I have not problem at all imagining or accepting how life started spontaneously and how it evolved over billions of years. This is something we can test or at least extrapolate from experiments, common sense, experience, likelihood etc. Matter suddenly appearing from nowhere and from nothing is not.

    Again: none of this points to the existence of a devine being, because explaining how an all-powerful, omniscient being came into existence is even more difficult than explaining how simple matter/energy came into existence.
    “Reality is that which, when you stop believing in it, doesn't go away.” (Philip K. ****)
  17. #377  
    Quote Originally Posted by clulup View Post
    But the "sudden appearance of a microscopic "particle" that contained all of the mass of your universe" is not something I find comprehensible. Also, it violates the scientific law and the everyday experience that mass/energy are constant. I cannot truly "understand" that mass can suddenly just appear, or that mass has always be there without a beginning (e.g. cycling through eternal series of big bangs and big crunches).

    I have not problem at all imagining or accepting how life started spontaneously and how it evolved over billions of years. This is something we can test or at least extrapolate from experiments, common sense, experience, likelihood etc. Matter suddenly appearing from nowhere and from nothing is not.

    Again: none of this points to the existence of a devine being, because explaining how an all-powerful, omniscient being came into existence is even more difficult than explaining how simple matter/energy came into existence.
    Many bizarre things happen on a submicroscopic scale e.g. things like quantum tunneling of photons, or virtual particles popping out of nowhere exerting casimir pressure and leading to the evaporation of blackholes etc.

    Virtual particles are subatomic particles that form out of "nothing" (vacuum fields conceptually analogous to lines of force between magnetic poles) for extremely short periods of time and then disappear again. Such particles permeate space, mediate particle decay, and mediate the exchange of the fundamental forces (electromagnetic, weak, strong, and—in accord with quantum theory—gravititational forces). Virtual particles are real and have measurable effects, but the same uncertainty principle that allows them to come into existence dictates that they cannot be directly observed.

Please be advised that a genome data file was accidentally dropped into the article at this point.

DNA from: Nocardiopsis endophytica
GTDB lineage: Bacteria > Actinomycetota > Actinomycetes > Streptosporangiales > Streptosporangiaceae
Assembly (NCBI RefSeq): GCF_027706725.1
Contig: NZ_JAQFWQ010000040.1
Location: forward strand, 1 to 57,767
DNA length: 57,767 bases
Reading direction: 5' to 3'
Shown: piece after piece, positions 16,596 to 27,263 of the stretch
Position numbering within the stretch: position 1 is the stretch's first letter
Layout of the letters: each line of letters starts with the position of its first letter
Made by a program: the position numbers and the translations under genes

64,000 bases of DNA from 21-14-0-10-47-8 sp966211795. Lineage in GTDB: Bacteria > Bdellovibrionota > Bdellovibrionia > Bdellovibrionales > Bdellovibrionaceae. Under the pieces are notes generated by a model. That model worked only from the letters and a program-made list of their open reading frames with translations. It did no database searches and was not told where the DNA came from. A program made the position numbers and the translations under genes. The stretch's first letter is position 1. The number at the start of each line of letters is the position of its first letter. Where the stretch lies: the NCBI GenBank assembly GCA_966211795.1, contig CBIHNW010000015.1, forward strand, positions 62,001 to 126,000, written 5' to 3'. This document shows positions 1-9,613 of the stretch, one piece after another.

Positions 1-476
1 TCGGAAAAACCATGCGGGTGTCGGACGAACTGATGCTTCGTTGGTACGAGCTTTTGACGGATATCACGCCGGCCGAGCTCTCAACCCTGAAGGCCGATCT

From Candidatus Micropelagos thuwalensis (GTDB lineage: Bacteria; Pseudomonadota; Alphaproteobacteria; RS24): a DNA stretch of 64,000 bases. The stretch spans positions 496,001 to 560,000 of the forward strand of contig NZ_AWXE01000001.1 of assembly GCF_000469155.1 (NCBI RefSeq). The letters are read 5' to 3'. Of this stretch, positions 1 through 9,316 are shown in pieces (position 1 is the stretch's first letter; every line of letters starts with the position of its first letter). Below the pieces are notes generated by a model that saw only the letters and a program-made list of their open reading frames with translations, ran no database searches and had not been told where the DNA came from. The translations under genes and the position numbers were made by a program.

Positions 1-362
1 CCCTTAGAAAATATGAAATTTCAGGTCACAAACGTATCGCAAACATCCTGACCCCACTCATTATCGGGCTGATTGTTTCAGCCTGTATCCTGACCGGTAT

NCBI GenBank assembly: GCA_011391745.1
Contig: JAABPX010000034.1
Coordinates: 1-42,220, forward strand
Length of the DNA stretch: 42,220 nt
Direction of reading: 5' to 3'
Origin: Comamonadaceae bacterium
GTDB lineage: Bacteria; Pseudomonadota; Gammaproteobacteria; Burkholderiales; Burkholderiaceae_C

Heisenberg's uncertainty principle, which explains the virtual particle phenomenon, is most commonly stated as follows: It is impossible to exactly and simultaneously measure both the momentum and position of a particle. There is always an uncertainty in momentum and an uncertainty in position. More importantly, these two uncertainties cannot be reduced to zero together.

    One consequence of Heisenberg's uncertainty principle is that the energy and duration of a particle are also characterized by complementary uncertainties. There is always, at every point in space and time, even in a perfect vacuum, an uncertainty in energy and an uncertainty in duration, and these two complementary uncertainties cannot be reduced to zero simultaneously.

    The meaning of Heisenberg's uncertainty principle is that "something" can arise from "nothing" if the "something" returns to the "nothing" after a very short time—an interval too short in which to be observed. These micro-violations of energy conservation are not only allowed to happen, they do, and so "empty" space is seething with particle-antiparticle pairs that come into being and then annihilate each other again after a very short interval. Although these particles cannot be observed individually, their existence can be demonstrated.

    Normally, a metal plate experiences a storm of fleeting impacts from virtual particles on both of its surfaces; this "vacuum pressure" is equal on both sides of the plate, and so cancels out. If, however, two parallel metal plates are too closely spaced to allow the formation of relatively large virtual particles between them, the vacuum pressure between the plates is less than that on their outer surfaces, and they experience a net force pushing them together. This force is termed the Casimir effect after Dutch physicist Hendrik Casimir (1909–2000), who predicted its existence in 1948, and was experimentally measured in 1997.

    The Casimir effect is only one manifestation of the reality of virtual particles. Virtual particles also mediate the exchange of all forces between particles. For example, when an electron experiences electrical repulsion from another electron (electrons are negatively charged, and like charges repel), it is actually exchanging virtual photons with that other electron. Higher-energy virtual photons are only allowed by the uncertainty principle to exist for shorter periods of time, as shown by the uncertainty equation, and thus cannot travel as far as lower-energy virtual photons; this explains why the electric force is stronger at short distances. (In fact, all the basic forces—electric, strong, weak, and gravitational—diminish with distance for this reason. Gravity, however, has not been satisfactorily integrated with the equations that describe the other three forces.)